This puppy is welcome on campus

By Kelsi Gately
Staff Writer

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Marty at nine months.
Photo courtesy of Melissa Pisarski.

Guide dogs have a big responsibility, helping their owners get from place to place and accomplish daily tasks. But before guide dogs go through formal training, they live with puppy raisers who help socialize them and teach them basic obedience.

Currently two UWF roommates living in Pace Hall are volunteering with Southeastern Guide Dogs to raise a guide dog, Marty.

“As puppy raisers, our official role consists of basic training, exposure to different environments and people, and encouragement of critical thinking and confidence from the dogs,” said Abbie Kellett, sophomore communications major. “Our unofficial role is that of public educator and advocate for not only Southeastern [Guide Dogs], but all service animals in training.”

Marty is a yellow lab who came from Palmetto, Florida, and has been with the roommates since the Fall 2015 semester. Puppies stay with their trainers for about one year before going on to formal training.

Southeastern Guide Dogs is a non-profit organization that raises and trains guide dogs in Florida and neighboring states. According to the website, their mission is: “To create and nurture a partnership between a visually impaired individual and a guide dog, facilitating life’s journey with mobility, independence and dignity.” Anyone over the age 18 can apply to be a puppy raiser.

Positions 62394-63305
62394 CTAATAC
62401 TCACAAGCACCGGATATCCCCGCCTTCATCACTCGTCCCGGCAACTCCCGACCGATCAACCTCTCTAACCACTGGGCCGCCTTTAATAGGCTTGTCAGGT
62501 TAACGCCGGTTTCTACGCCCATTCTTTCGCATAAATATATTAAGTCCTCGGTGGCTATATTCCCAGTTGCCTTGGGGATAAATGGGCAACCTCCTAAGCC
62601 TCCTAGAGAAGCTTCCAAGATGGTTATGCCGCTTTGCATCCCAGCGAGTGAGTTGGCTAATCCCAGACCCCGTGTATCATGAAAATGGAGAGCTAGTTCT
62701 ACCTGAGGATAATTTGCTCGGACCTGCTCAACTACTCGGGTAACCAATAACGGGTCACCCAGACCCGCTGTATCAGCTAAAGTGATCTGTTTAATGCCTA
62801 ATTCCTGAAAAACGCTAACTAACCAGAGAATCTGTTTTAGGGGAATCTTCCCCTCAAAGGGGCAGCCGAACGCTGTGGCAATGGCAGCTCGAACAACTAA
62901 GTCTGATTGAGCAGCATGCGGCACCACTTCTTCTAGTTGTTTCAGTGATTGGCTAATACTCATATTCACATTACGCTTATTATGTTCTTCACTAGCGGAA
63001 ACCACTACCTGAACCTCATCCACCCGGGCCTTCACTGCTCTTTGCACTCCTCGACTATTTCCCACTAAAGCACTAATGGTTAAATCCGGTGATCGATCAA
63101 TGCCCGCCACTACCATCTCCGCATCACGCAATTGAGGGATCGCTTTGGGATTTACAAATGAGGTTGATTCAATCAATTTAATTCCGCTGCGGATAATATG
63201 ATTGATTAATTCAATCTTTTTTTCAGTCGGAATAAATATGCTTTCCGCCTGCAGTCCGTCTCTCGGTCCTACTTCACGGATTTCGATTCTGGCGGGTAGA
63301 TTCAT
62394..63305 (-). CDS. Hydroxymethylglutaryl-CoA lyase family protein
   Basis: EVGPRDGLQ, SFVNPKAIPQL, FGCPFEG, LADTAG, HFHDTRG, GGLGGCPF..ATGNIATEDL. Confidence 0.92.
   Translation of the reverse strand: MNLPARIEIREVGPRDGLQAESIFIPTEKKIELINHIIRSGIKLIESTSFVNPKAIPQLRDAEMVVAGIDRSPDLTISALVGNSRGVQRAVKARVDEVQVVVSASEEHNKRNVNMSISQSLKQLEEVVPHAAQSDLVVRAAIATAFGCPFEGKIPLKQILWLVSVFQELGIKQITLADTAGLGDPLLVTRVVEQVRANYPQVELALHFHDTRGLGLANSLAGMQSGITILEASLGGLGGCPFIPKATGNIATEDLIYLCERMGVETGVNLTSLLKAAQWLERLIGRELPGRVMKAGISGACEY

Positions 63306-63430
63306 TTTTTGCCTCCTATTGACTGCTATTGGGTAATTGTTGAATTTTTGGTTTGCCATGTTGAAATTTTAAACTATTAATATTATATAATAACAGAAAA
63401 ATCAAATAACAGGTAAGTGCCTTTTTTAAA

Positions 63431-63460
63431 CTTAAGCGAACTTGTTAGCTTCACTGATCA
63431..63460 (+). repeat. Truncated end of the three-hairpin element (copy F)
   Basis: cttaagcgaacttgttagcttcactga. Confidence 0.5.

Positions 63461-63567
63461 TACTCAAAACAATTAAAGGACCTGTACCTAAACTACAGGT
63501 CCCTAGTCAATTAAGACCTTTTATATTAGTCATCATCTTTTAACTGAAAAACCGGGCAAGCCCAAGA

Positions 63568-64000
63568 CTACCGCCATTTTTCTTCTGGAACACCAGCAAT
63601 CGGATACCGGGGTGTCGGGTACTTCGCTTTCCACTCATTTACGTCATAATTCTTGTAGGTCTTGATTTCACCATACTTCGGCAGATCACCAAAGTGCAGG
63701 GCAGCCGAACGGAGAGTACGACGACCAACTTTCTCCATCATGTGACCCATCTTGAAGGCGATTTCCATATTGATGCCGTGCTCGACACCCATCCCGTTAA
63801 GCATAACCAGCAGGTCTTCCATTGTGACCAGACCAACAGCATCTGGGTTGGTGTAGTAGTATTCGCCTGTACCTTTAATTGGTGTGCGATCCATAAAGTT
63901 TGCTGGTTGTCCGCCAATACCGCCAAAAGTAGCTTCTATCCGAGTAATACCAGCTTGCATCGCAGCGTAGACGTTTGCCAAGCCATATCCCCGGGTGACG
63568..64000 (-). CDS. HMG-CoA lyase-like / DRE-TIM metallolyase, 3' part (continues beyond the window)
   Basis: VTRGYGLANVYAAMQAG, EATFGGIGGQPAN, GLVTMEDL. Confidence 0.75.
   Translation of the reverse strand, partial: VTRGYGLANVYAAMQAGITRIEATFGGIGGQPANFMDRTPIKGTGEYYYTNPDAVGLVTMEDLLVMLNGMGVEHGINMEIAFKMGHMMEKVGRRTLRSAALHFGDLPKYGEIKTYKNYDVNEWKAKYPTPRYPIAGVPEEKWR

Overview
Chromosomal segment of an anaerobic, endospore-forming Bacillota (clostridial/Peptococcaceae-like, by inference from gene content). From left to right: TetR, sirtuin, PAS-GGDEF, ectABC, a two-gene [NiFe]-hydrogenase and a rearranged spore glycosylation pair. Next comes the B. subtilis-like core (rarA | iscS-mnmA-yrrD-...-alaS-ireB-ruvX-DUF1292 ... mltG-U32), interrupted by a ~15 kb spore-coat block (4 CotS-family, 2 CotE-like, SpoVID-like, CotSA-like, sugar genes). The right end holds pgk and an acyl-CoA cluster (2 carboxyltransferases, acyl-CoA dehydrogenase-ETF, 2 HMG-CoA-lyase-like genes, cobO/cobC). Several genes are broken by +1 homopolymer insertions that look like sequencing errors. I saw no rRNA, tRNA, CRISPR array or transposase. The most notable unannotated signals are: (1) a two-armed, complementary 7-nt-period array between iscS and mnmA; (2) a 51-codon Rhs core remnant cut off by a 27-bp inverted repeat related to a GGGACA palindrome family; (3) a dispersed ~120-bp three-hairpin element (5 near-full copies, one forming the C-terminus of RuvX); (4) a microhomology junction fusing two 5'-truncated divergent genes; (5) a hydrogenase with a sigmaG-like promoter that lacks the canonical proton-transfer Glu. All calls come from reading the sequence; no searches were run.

Puppy raisers are legally required to be treated the same as someone who has a service animal. According to Florida Statue 418.08: “Any trainer of a service animal, while engaged in the training of such an animal, has the same rights and privileges with respect to access to public facilities.”

This means that if you see Marty around campus, she is a working dog and needs to be focused at all times. A notice has been posted at the residence hall asking people not to whistle, call to her or otherwise distract Marty from her work.southern

Currently there are no rules in the UWF Housing Handbook concerning guide dogs living in residence halls. It is done on a case-by-case basis.

“Raising Marty has taught me more about patience than any other experience has,” said Melissa Pisarski, sophomore journalism major with a minor in forensic studies and psychology. “She empowers everyone she works with. I’m empowered because I’ve learned about myself. Her partner will be empowered with freedom and independence.”

Guide dog organizations are always looking for volunteers to help love and raise puppies. Besides Southeastern, another such organization is Guide Dogs for the Blind. Just know that when it comes time for your puppy to receive formal training, between 14-20 months, it may be difficult to let go.

To read more about Marty, click to visit Kellett’s blog.